Homer and the Holy Grail

The Twelfth-century poet Chrétien de Troyes left his poem The Story of the Grail unfinished. The Mystery of the Grail, it seems, refuses to be summed up so easily. The story is ongoing, constantly transformed by the very process of human existence. It is never completely literal nor is it always metaphor. It evokes a quest whereby the masculine hero initially seeks the object and finds instead solace and fulfillment within his own soul. Thus, the Grail is a spiritual talisman between two realities of consciousness--the mortal and the divine. The Grail is a story that leads us to the nexus point, to the threshold of human possibility, where we discover our own healing in the heroic cycle itself.

Someone in the literary history of human storytelling--perhaps Lord, Alfred Tennyson--wrote, "Triumph and Tragedy are equal impostors." Such an epiphany suggests that heroes must, well-knowingly, transcend the seduction of success and the grief of tragedy to find completion. We must not lust for fame itself, for hubris and arrogance live within the boasts of human achievement. On the other hand, when tragedy (without transcendence) is the single outcome of human action, we have only a drama of despair and ruin. For this reason, the ancient Greeks emphasized balance, for in balance we recognize the path toward truth. Yet, it is in seeking truth, not in finding it, that we find provision for humanity and the soul.

Consider the ancient and mysterious Greek city of Mycenae and the age of heroes. Through the pillars of the Lion's Gate we, quite literally, enter western civilization. On one side, we hear the bard sing the story of the Trojan War. Homer's Iliad shows us our capacity for depredation. When Achilles receives the news of Patroclus' death, he takes center stage in the poem. Rage cuts Achilles off from humanity; his soul is defined in the extremes of human brutality and overwhelming physical prowess (Book 20, 563-569). Increasingly daemonic, not merely human, he becomes war personified; driven by a raw mixture of tragedy and his own irrepressible quest for vengeance (menis); Achilles' becomes a tragic beast--the inevitable import of Book 24 lets us all consider the implications of unrestrained human action.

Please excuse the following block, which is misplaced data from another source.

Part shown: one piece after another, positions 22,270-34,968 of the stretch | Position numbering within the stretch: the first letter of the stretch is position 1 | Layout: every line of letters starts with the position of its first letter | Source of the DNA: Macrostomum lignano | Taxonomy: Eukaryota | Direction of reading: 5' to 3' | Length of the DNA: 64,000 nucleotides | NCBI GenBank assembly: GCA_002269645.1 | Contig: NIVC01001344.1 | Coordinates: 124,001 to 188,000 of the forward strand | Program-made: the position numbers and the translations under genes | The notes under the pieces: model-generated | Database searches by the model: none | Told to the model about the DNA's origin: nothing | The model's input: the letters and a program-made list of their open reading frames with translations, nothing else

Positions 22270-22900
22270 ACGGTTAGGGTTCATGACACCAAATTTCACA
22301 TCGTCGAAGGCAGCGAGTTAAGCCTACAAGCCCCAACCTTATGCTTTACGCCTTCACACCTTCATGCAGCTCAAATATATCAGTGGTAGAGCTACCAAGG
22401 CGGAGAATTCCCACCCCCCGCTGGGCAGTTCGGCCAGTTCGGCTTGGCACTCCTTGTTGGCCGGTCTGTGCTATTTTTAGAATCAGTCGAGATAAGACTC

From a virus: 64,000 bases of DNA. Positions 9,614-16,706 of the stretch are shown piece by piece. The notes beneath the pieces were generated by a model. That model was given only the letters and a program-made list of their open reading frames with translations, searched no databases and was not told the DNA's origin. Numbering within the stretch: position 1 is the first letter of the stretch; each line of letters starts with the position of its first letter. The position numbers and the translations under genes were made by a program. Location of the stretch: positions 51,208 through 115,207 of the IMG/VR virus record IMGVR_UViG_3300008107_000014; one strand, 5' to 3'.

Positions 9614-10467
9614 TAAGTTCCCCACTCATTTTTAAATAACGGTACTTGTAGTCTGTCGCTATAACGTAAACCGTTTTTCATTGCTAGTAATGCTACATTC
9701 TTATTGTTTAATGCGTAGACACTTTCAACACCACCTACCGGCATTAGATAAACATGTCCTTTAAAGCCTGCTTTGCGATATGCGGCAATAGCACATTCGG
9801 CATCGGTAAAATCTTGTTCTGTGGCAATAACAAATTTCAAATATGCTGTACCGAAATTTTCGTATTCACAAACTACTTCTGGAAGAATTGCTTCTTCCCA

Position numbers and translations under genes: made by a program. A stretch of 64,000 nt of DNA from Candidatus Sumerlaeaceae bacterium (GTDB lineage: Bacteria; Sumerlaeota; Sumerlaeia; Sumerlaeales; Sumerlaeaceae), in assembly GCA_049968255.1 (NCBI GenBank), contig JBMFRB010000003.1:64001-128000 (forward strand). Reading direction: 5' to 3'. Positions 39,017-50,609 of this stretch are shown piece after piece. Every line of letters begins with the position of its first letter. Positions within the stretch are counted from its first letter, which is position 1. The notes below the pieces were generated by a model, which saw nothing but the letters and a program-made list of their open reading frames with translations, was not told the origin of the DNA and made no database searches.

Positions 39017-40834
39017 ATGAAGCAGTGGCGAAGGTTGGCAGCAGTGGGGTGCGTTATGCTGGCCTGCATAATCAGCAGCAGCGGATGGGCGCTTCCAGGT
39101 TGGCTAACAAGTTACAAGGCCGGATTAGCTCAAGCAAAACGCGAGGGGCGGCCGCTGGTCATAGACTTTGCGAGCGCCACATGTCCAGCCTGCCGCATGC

On the other side of the Lion's Gate, we see Homer's Odyssey, an epic story of the individual's triumph against all odds. Odysseus is the par excellence of the Myth of Self, symbolizing and celebrating the unlimited potential of human endeavor. Yet from the great hall of Olympus, Zeus declares, "Greed and folly double the suffering in the lot of man." It is Odysseus' insistence on shouting his own praises--when he lauds his victories and glories to the blinded Polyphemos--that brings Poseidon's fierce wrath down upon his life and the lives of his crew. It is the boasting that undermines the hero's ability to accept limitations or make use of possibilities.

Homer's two epics are the seminal, narrative stones set high in the doorway of western consciousness. These keystone stories are cultural records of the human journey beyond the Lion's gate. They guide us into the undiscovered country at the center of self and society.